Questions to Ponder

There is not a lot of research about digital identity in an Indigenous context, so as I explore this topic it would be great to have your input on some of the questions that I pondered throughout my process.

  1. How do you define your digital identity in the context of your cultural background?
  2. How has the digital world allowed you to strengthen your connection to land, culture, and community?
  3. Do you believe a holistic, multifaceted digital identity is a more authentic representation of who we are and how do we convey that in the digital world?


  • Jordan Halkyard

    As someone from a settler background, it is pretty easy to put my cultural background in the context of digital communities. I was thinking about this earlier this week, and most digital spaces were made by people like me, and I’m pretty sure they only had people like me in mind when they made it. I just think about how Facebook was initially made for Harvard students to sit and talk about other Harvard students. That is a pretty select group of society to want to connect with.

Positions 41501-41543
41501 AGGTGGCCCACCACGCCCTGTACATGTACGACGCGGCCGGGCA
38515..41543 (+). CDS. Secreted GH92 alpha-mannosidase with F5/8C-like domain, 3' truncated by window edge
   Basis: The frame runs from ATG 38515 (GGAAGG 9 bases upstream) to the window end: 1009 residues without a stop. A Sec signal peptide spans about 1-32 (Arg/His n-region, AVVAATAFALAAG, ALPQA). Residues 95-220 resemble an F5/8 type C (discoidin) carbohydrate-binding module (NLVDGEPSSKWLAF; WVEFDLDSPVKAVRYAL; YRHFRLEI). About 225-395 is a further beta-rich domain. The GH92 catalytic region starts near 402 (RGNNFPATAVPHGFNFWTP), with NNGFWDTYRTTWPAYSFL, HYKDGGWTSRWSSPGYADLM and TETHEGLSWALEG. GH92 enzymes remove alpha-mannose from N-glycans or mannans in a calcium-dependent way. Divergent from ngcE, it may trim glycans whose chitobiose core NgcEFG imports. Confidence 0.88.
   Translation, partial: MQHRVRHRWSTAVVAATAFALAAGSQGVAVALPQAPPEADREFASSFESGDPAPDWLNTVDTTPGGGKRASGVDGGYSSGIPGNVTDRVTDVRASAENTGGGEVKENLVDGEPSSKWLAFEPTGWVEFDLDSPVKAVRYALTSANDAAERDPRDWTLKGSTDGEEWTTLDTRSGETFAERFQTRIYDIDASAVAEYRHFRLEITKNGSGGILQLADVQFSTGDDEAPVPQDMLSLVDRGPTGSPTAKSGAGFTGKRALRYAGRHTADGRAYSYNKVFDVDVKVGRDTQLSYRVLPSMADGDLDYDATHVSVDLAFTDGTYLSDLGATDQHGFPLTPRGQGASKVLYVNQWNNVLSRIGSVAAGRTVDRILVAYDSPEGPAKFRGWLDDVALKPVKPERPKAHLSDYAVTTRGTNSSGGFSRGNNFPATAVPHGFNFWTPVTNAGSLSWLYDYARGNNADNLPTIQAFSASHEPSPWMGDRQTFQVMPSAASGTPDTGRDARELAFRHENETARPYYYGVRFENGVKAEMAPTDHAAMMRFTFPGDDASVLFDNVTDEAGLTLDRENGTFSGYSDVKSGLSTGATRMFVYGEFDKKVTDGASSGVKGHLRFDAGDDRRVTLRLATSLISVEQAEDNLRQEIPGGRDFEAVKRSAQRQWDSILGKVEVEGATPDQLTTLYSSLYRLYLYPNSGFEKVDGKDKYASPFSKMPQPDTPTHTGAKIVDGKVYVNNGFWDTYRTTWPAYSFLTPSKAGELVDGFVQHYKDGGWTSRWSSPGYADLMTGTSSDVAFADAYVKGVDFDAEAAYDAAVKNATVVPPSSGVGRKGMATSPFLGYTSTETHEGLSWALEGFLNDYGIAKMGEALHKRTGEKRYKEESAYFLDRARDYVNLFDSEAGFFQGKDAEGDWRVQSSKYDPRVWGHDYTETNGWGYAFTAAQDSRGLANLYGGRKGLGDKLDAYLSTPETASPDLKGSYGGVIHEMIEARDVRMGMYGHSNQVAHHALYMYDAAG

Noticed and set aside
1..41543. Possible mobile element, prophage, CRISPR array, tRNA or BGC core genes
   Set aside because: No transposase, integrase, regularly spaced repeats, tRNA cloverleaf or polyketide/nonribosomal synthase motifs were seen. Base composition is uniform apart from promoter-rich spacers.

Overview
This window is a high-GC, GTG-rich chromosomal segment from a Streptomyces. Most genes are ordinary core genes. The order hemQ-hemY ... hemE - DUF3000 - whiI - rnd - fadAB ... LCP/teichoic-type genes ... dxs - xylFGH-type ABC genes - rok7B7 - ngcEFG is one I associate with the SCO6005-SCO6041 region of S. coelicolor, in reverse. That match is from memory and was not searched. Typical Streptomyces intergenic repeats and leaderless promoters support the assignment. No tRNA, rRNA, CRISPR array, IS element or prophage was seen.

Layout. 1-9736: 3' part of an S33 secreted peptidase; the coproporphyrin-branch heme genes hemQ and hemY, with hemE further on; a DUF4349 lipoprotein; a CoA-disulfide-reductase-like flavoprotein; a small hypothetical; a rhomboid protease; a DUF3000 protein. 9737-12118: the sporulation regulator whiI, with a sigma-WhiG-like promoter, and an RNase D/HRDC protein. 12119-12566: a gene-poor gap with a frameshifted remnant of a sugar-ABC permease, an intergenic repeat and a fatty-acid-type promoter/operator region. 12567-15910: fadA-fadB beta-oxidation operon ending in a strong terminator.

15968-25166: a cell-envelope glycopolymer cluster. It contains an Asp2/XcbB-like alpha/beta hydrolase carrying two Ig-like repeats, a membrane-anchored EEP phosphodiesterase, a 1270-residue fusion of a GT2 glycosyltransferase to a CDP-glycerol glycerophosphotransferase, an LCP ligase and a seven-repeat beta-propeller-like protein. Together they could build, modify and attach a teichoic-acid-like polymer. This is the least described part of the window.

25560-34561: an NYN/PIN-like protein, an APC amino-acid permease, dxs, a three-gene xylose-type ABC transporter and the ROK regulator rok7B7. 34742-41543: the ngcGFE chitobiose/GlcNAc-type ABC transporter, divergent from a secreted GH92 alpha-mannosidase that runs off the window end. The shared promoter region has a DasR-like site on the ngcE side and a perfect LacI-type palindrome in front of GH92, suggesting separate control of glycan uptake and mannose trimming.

Your post did a good job of showing how these online spaces allow for connection among people who otherwise would be totally isolated from each other. It was very inspiring to hear about how you were able to connect with other Wolastoqey people so you could learn more about your language. Routinely, we can think about all of the negative aspects of online interactions, so it was heartening to hear about a more positive experience for someone online.
    But, it would be nice if there could be more culturally responsive design and thought put into the creation of online spaces. To do this, there needs to be changes made to the people that are in charge of the creation of these digital tools we use. For context, I had a relative who used to work in the technology field, and lets just say it wasn’t necessarily the most diverse field. She was usually the only woman in places that she worked, and there were no people of colour around. If digital spaces want to reflect the communities they serve, they need to take into account the wide range of experience for the people who use their tools and try to accommodate each of these groups. This will allow people to create digital spaces where people can feel more free to express themselves authentically online without fear of the harassment that has happened in the past.